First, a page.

Now, I get that I’m not all women and he isn’t all men, and I also get that these differences can so easily be parlayed into regressive hiring practices/legal policies/economic structures. But the bottom line is that for many mothers, the ideal work-life balance might not look the same as the ideal work-life balance for men. And this is something that I, at least, feel better articulating to myself straight-out: I can’t have it all. The ONLY thing that would allow me to have it all is some sort of time-freezing machine, where I could do my work for as long as necessary and then return to find my children not one minute older. But so long as the rules of this universe still apply, having my children lovingly cared for by their father (or, now that my first daughter is older, the world’s most wonderful preschool) isn’t the same as taking care of them myself. That cost is, to a certain extent, one I’m willing to pay, but I make better decisions when I recognize it as a cost — to me, and to them. I also make better decisions when I think of my career in this way: I would, no question, write a better book and more articles and end up with a higher-powered career if I didn’t have kids. But that’s okay. I’d also write and end up with ditto if I didn’t enjoy sleeping so much. Some trade-offs are worth making.

    I guess what I’m saying is three things: 1. we can’t look to society to alter something many women experience in their guts and, perhaps more importantly, 2. the pull so many of us feel to our kids is a gift — an expensive gift, but one that we should allow ourselves to take full pleasure in, and 3. the social change I’d like to see in addition to the usuals (access to childcare, etc.) is a culture that gives full voice to people who make choices (or, as is more common, find themselves in circumstances) that don’t yield professional or economic clout.

    Man, I hesitate to post this because I *know* how it could be warped into an excuse for hiring/promoting men instead of women and assuming that all women ought to be maximally-involved moms — that’s not my point. It’s just that the “change” rhetoric doesn’t quite resonate with me — I’m not sure that my maternal imperative is something I want to change.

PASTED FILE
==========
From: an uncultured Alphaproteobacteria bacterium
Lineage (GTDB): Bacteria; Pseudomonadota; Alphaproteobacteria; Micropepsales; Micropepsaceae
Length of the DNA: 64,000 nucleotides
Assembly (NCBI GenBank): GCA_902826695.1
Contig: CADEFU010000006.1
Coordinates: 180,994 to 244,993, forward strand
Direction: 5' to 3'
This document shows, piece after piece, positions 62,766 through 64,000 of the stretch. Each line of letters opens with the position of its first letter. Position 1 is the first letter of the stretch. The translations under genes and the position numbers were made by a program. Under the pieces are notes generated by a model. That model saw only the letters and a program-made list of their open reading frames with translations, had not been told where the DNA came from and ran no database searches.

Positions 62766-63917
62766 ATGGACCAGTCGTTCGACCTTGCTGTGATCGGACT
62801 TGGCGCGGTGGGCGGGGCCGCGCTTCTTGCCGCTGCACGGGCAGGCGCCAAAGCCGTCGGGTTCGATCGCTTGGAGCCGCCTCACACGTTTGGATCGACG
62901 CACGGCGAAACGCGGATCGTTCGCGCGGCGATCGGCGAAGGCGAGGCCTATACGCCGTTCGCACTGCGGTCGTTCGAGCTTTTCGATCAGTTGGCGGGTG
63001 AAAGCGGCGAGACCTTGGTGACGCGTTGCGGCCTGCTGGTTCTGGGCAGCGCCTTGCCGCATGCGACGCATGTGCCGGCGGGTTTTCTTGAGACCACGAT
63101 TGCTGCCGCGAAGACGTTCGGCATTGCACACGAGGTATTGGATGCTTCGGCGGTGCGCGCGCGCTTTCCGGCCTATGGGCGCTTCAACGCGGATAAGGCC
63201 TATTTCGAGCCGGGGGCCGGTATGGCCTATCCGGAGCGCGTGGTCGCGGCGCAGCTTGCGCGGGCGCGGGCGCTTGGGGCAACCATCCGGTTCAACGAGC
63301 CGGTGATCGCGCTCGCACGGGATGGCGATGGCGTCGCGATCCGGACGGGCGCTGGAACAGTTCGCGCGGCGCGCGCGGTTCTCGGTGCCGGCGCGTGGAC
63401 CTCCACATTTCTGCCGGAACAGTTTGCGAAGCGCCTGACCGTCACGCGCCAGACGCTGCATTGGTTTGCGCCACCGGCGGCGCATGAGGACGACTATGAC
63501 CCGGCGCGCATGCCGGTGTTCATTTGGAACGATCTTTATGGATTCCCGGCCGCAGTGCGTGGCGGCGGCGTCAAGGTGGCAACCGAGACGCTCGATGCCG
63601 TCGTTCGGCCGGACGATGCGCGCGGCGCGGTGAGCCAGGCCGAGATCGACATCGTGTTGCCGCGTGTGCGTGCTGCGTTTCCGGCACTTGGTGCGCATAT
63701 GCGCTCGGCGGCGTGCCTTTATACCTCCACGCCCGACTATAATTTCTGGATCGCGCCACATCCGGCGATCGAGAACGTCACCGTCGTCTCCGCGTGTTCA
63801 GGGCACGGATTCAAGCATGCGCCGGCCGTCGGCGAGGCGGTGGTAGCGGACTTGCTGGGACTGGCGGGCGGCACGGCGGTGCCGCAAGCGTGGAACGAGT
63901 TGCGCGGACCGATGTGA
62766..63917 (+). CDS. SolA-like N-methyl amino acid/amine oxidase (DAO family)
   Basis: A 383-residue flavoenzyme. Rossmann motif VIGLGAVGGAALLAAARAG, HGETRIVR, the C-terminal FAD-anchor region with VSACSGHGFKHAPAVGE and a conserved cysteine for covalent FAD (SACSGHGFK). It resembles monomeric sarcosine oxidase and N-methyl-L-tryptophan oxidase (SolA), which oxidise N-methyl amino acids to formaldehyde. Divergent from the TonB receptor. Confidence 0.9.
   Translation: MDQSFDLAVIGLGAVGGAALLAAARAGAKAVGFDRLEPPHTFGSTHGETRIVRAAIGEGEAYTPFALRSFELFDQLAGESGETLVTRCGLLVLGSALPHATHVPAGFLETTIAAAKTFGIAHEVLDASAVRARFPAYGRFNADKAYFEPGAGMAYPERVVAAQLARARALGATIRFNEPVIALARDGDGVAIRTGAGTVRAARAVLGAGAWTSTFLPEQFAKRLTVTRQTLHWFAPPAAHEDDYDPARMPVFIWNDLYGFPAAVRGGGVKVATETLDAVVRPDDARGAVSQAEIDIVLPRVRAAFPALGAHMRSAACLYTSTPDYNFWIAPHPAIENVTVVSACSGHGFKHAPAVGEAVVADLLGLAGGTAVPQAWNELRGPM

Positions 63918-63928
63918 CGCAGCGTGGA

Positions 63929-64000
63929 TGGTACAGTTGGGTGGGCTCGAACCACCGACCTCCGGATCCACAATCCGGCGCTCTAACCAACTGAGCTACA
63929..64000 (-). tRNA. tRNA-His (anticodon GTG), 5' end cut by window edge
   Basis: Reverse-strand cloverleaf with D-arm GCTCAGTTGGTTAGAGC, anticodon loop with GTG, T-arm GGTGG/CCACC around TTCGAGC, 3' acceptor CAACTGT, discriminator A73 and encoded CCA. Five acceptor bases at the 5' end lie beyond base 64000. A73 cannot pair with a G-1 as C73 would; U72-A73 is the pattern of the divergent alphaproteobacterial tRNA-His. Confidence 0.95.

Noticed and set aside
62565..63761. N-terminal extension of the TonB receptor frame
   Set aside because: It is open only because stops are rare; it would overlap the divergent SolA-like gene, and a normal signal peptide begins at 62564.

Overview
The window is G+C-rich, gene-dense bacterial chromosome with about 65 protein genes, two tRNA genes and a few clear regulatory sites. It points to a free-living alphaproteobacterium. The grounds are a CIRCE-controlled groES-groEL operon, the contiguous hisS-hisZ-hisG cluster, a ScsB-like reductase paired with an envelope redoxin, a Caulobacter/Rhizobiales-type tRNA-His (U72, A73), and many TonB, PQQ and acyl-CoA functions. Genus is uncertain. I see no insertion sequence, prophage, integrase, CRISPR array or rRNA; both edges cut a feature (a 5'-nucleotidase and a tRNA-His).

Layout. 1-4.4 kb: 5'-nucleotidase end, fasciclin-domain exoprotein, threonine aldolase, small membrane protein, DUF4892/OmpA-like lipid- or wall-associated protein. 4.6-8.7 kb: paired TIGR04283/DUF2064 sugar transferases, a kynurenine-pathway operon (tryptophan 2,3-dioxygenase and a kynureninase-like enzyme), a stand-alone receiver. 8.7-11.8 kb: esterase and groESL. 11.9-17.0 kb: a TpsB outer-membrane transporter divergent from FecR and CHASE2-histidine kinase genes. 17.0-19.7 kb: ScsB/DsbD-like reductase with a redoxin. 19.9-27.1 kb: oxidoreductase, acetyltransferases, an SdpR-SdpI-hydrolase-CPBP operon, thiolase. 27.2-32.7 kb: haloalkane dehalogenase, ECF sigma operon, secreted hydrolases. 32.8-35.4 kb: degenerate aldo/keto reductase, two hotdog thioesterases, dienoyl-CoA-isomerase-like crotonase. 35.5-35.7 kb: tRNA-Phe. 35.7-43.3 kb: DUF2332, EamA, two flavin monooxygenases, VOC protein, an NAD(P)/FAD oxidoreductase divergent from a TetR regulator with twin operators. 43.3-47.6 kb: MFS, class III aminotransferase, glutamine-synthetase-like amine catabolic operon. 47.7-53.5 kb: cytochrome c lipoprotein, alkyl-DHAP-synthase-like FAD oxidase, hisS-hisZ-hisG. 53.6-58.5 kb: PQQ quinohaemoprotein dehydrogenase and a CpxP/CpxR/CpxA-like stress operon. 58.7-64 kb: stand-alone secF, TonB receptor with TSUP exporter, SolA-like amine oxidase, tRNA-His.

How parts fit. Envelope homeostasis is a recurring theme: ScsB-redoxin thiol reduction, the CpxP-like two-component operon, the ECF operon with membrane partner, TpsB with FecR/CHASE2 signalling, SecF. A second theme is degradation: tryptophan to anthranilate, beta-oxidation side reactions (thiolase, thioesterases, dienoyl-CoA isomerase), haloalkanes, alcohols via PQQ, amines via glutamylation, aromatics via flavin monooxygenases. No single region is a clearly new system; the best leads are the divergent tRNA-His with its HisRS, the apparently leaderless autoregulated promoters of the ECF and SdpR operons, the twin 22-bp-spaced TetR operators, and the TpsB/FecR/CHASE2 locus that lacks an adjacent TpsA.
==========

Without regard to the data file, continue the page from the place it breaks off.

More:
1. SO much good food for thought – I’ll have to respond more thoroughly when I have more time. But I don’t think the idea in her piece is to change the maternal imperative, it’s to create changes that allow for us to explore both the fulfillment we get from raising kids and the fulfillment we get from having careers. I’m with you in that we can’t have it all…or at least all at once.

      However my main point is that it’s not just institutions that play a role in our abilities to balance or achieve or succeed or pursue, but the partners in our lives. I think they can make or break progressive change in this arena and we don’t give them enough credit (or onus) for it.

      1. Yeah, I agree that isn’t her point — what was refreshing about the article was her willingness to acknowledge that what women can achieve professionally is limited by many external factors but also by certain internal factors — for instance, by how much, when push comes to shove, we value professional success. I like that she’s willing to look at a lack of desire for the-most-success-possible-at-whatever-cost as a strength — because more and more I find myself thinking of it as an attribute I need to cultivate in myself, not stifle. Because it’s good for my family, but also just because it’s *good*. (What I didn’t love about the article: Slaughter’s “downscaling” career is a tenured professorship at Princeton. Good lord, if I work my butt off, maybe I can be half the slacker she is. Still, as she said, some folks are superstars.)